WorkSafe Victoria v Parks Victoria (2021)
In November 2018, two men riding motorbikes in the Narrawong Flora Reserve struck two cable barriers, which were suspended across a track to indicate seasonal road closures, at speeds of 80km/h. Both riders sustained injuries.
At the time of the incident, the cable barriers and attached signage were used to define tracks in the reserve that were subject to seasonal road closure between the Queen’s Birthday and Melbourne Cup weekends.
The Court heard that the website of Parks Victoria, regarding the seasonal road closures, reported: “Many roads and tracks are seasonally closed to vehicle traffic each year. These tracks are closed to vehicles for visitor safety, to maintain water quality and prevent erosion during the wetter months as rain and snow softens the tracks, making them vulnerable to damage … Seasonal road closures generally operate from the long weekend in June through to the end of October, but may be extended due to seasonal conditions … Seasonal road closures for 2018 have finished. However, some tracks extend past the general closure period up until mid-December.”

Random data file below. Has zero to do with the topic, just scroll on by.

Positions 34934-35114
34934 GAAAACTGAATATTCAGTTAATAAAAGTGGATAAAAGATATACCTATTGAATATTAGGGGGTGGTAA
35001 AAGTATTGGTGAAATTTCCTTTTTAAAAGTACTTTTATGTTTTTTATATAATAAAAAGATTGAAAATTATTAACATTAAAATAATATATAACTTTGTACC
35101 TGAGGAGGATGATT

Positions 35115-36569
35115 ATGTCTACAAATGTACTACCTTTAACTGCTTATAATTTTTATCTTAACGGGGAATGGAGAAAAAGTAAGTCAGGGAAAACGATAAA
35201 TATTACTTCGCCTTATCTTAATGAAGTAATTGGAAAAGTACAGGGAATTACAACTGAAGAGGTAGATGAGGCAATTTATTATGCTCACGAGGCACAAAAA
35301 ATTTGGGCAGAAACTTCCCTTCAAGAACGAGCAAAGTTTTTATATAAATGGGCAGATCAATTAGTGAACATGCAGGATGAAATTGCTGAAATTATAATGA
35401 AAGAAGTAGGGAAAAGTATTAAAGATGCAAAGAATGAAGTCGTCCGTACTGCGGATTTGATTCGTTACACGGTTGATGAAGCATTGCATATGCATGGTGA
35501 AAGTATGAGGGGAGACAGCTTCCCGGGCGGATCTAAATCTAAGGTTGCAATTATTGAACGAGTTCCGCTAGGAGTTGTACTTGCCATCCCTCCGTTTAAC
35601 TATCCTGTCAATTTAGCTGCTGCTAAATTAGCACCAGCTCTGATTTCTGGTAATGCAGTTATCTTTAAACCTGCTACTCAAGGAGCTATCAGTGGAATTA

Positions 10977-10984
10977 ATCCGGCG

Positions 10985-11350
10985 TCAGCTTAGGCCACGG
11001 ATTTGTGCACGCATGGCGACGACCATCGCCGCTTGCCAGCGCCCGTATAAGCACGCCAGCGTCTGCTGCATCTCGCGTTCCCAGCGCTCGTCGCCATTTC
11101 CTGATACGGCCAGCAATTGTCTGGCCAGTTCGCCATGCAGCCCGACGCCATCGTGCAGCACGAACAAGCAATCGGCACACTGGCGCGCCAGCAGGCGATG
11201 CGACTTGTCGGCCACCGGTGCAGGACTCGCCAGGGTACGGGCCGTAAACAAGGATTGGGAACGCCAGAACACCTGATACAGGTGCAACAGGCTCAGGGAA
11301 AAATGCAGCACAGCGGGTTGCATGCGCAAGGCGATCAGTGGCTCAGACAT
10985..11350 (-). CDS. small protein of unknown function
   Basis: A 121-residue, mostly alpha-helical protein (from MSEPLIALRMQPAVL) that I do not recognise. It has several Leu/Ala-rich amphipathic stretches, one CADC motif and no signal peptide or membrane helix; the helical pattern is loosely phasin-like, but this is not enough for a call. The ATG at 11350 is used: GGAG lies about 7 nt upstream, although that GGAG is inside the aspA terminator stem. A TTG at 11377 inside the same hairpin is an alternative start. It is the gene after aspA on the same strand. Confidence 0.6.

While this information was reported on the website, there was no inspection regime for checking the removal of barriers and they were in fact not removed when required due to lack of staff.
Parks Victoria pleaded guilty to breaching the Occupational Health and Safety Act 2004 (Vic) by exposing persons other than employees to health and safety risks, and was ordered to pay a fine of $100,000 and to pay costs of $3,639.
This case highlights the duty to protect others who may be impacted by your undertaking. In particular, where there are known hazards remaining at a site, it is the responsibility of the occupier to ensure they are removed.